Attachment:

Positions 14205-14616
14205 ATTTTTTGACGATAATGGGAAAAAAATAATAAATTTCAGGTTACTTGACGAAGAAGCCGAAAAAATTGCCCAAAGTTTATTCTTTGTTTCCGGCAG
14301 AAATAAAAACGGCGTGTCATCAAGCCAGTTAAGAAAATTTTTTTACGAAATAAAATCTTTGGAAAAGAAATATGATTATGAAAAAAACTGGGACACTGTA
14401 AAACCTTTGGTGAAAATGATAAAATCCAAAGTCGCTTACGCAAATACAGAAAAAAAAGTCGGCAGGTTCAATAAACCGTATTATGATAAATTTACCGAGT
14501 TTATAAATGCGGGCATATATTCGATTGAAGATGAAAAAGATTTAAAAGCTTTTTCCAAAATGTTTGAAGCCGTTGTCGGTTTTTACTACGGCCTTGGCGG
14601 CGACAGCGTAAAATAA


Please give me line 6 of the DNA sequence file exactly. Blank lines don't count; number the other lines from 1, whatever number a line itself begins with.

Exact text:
14601 CGACAGCGTAAAATAA